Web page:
I arrived after midnight, sixty hours after the adventure began. The road was six inches under water when I pulled into what I hoped was the same spot and jumped out. But before I even could call her name, a black and tan mop scrabbled under the fence, rocketed by me, and leapt into the Bronco, whipping water everywhere, then jumping and spinning. Dulce kissed Hipo. Hipo kissed Dulce. I got in and Dulce kissed me and … well, it was a very wet reunion.
How did she survive two and a half nights and two and a half days in such conditions? And, on an infinite stretch of sameness, how did I unhesitatingly choose the right spot in a thunderstorm? And why did Dulce remain in that spot in such a storm, and not run in panic? You decide.
For the next sixteen years, Dulce stayed close by my side. She was a happy dog. A quiet girl who only barked twice in her life, one bark each time. Dulce—all my dogs—changed me. That is a dog’s true purpose, to slowly but surely make us better people, if we allow it. Her serene disposition slowly dissolved my anger at past transgressions. I stopped cussing years ago, because whenever I swore—even under my breath—she’d leave the room. And the things I gave up for her and Dooley and Hipo taught me sacrifice is not only a necessary component of love, it is love’s benchmark. Going back was the best thing I ever did.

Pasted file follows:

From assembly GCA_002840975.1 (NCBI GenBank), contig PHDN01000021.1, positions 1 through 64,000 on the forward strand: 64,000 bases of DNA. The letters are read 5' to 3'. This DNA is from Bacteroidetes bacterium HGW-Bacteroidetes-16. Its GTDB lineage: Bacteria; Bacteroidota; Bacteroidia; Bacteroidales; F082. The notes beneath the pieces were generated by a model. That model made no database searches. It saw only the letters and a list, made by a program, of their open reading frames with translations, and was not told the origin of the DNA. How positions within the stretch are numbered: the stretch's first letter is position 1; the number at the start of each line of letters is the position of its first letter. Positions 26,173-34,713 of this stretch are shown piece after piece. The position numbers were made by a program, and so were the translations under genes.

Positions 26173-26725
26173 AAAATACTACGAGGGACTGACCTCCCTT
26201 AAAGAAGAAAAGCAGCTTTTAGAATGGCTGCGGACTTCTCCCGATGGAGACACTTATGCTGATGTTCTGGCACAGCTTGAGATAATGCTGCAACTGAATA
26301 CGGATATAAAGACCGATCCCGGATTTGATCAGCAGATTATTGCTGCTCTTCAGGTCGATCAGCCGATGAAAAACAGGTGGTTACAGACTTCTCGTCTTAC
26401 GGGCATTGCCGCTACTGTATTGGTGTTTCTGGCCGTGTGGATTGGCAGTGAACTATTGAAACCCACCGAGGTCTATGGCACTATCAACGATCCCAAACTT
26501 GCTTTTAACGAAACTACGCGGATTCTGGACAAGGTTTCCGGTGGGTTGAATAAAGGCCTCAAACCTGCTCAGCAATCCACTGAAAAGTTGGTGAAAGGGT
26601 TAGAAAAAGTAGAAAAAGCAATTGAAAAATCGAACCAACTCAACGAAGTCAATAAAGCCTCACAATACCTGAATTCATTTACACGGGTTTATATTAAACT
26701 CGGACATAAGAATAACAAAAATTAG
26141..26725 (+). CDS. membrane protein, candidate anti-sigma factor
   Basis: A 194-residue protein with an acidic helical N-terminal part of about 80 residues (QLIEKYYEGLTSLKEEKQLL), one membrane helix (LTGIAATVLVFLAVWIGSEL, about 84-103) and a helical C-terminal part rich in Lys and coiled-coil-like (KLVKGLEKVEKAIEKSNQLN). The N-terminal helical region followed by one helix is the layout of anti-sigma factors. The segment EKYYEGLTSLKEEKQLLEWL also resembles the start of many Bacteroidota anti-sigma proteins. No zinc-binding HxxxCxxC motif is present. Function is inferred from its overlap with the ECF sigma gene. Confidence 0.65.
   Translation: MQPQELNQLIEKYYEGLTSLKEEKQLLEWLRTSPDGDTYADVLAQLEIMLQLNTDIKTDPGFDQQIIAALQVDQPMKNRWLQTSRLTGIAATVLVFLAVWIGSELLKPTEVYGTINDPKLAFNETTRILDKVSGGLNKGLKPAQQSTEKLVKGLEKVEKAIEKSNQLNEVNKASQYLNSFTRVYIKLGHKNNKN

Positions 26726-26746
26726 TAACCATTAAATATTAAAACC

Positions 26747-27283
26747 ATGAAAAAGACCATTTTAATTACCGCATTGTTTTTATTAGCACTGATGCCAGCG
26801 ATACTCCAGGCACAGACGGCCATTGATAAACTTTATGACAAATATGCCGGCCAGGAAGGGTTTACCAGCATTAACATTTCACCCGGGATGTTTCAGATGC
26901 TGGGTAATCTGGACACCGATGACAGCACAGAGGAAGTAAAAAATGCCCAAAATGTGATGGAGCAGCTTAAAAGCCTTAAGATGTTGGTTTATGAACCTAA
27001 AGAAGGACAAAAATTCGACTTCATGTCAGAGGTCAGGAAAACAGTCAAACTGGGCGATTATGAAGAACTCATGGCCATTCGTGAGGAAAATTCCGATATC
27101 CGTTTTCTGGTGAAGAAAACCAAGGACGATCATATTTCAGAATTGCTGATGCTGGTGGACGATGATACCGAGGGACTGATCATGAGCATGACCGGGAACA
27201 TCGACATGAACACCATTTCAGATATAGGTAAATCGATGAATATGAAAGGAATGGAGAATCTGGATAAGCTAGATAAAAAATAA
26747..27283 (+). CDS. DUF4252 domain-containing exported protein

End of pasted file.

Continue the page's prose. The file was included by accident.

I could say there are no others like her. But that’s not true. Your dog is special too. While Dulce was unique, like most things in life we get out of something what we put into it, and dogs can teach us many life lessons if we allow them to. But those lessons aren’t free. You have to make a sacrifice of unconditional love.
In the end it was cancer rather than old age that took her. But when it did she was in my arms. Had been constantly for the final two-and-a-half days.
But all those years, right up until those last sixty hours, it was never the rustling of a potato chip bag, or the scent of my cooking her dinner that would unfailingly get Dulce on her feet. She was too calm and trusting and patient for that. It was just a few simple words …
Hey, Dulce, wanna go for a ride in the truck?
Miss you, Dulce.